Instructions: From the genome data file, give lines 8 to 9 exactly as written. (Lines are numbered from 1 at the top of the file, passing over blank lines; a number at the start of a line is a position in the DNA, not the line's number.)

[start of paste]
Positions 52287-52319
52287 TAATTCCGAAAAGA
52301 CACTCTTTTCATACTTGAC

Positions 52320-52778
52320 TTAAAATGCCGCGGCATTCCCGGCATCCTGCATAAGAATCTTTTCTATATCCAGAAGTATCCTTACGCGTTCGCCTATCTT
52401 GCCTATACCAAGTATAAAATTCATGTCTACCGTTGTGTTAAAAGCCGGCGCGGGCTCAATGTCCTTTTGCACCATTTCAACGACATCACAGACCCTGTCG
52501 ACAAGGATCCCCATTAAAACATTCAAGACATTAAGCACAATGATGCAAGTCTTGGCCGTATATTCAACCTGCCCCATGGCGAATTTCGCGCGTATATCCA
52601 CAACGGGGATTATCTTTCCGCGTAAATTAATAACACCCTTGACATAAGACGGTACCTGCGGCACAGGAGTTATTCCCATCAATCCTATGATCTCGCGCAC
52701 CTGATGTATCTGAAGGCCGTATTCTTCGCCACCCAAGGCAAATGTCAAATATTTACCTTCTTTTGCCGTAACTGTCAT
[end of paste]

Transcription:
52601 CAACGGGGATTATCTTTCCGCGTAAATTAATAACACCCTTGACATAAGACGGTACCTGCGGCACAGGAGTTATTCCCATCAATCCTATGATCTCGCGCAC
52701 CTGATGTATCTGAAGGCCGTATTCTTCGCCACCCAAGGCAAATGTCAAATATTTACCTTCTTTTGCCGTAACTGTCAT